Today I open a health literacy time capsule, and talk about what’s changed. 6 years ago I gave you 11 health literacy tips. Which are outdated? Which stand the test of time? What do I wish I’d said? Find out!
It’s health literacy month and our 6th anniversary as a podcast series. So I’m combining the two by taking a look at one of our earliest health literacy episodes, from 6 years ago. It’s a kind of health literacy time capsule! And there are many changes I would make today. So here are some updated tips on how you can support health literacy.
Hi everybody, this is “10 minutes to better patient communication” from Health Communication Partners. I’m Dr. Anne Marie Liebel. Organizations across the health sector are responsible for health equity goals and standards. Our course Equitable Patient Education helps you meet your health equity goals with whatever patient population you are focused on. If you’re responsible for quality improvement, patient experience, or patient education, you’ll like this because it’s quick, it’s convenient, it’s accessible, and the pricing is great. It ticks all the boxes. And it’s good! For more information visit health communication partners or find me on linked.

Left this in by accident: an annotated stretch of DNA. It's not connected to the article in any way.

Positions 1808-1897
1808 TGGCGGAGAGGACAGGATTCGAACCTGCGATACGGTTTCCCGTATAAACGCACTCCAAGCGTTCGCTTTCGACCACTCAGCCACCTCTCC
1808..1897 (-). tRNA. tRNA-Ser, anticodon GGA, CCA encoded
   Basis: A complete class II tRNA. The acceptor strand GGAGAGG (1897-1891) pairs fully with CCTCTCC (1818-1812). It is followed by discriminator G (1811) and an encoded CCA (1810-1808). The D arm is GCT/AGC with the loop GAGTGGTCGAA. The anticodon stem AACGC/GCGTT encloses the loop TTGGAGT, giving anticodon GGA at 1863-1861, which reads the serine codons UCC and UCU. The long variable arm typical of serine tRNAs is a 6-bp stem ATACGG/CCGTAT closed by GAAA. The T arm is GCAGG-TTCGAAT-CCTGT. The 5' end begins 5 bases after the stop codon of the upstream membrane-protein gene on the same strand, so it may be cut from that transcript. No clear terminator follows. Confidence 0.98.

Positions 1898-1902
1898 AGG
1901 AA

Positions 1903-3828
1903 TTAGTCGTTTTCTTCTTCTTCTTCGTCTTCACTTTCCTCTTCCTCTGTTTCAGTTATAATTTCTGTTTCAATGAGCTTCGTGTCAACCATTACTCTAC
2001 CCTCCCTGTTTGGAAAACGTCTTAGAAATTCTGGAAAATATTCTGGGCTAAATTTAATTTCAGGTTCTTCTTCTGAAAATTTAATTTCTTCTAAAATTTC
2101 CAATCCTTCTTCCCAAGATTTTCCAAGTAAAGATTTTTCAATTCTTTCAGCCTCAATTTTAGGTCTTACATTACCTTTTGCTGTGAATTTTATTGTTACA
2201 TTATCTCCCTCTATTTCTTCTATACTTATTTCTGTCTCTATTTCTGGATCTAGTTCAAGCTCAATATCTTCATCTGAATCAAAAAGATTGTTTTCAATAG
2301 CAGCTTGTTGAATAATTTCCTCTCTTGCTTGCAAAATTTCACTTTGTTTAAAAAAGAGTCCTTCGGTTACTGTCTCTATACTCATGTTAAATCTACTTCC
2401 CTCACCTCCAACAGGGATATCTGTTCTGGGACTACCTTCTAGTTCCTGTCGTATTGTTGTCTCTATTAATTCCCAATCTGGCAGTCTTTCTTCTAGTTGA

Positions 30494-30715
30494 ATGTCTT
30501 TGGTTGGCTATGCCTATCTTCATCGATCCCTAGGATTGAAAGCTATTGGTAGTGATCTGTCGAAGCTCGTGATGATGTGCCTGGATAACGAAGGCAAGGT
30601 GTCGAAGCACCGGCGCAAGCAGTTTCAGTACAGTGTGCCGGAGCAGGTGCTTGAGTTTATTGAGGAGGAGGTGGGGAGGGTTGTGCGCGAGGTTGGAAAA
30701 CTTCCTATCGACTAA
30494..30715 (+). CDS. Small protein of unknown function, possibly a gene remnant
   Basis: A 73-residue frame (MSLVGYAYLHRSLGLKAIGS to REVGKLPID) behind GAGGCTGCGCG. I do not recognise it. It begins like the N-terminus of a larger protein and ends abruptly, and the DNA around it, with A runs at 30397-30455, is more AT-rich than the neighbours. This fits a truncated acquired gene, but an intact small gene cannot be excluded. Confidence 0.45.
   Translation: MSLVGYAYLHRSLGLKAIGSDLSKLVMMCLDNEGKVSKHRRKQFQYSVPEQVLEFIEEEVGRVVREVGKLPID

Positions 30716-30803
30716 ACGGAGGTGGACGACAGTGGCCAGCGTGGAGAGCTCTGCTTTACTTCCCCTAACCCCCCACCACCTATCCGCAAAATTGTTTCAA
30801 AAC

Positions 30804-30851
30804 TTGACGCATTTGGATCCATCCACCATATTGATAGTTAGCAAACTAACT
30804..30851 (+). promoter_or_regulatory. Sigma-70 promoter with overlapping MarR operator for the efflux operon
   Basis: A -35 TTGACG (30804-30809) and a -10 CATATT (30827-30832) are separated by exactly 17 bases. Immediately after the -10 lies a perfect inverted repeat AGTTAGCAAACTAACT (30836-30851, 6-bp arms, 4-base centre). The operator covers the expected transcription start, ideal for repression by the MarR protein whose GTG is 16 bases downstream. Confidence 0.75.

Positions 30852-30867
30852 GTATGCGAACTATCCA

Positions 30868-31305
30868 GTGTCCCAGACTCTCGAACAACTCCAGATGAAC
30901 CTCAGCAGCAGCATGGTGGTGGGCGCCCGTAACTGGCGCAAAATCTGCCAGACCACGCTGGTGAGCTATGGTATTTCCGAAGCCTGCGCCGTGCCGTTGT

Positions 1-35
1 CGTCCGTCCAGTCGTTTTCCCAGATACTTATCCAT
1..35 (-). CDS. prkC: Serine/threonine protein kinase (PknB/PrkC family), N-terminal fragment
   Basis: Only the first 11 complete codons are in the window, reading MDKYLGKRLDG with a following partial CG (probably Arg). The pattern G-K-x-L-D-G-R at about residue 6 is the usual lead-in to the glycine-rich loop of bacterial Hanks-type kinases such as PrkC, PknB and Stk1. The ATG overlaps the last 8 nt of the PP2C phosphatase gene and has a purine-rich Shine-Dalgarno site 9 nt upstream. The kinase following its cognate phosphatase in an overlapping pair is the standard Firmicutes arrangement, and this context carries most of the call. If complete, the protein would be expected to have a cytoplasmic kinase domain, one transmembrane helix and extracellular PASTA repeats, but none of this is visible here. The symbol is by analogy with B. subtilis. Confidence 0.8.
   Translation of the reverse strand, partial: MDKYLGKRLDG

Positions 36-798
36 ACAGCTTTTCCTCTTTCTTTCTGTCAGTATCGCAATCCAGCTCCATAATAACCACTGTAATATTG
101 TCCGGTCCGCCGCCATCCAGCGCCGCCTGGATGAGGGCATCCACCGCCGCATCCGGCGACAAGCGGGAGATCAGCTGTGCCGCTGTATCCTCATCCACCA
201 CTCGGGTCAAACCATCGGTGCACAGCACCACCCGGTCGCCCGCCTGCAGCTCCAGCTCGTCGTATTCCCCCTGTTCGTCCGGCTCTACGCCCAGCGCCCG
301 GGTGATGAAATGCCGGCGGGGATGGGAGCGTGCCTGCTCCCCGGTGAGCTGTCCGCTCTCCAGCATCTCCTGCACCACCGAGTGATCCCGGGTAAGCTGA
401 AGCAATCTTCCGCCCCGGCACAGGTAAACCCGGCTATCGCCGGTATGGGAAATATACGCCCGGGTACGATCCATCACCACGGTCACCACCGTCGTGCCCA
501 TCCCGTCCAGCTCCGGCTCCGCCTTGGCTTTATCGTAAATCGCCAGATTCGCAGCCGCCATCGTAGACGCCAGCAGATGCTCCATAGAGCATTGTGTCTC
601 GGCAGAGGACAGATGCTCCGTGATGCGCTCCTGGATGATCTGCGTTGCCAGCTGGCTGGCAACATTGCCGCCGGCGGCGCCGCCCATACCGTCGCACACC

First, of all I’m happy that health literacy is still going strong, and so are we, the people who care about it. Health literacy is still being talked about a lot, and I am here for it. I think it’s made it into more of a wider discourse in a few ways. Just this week, in two different conversations I was in, health literacy was brought up multiple times (and not by me). And if you are new to this show, we are an education and communication consultancy. We’re equity-focused. I’m a former literacy professor and I have crossed over into the health sector gradually over the last decade. And these episodes are questions that health professionals have raised, that I bring some research from my specialty and also my learning from this kind of multisector collaborative work that I do.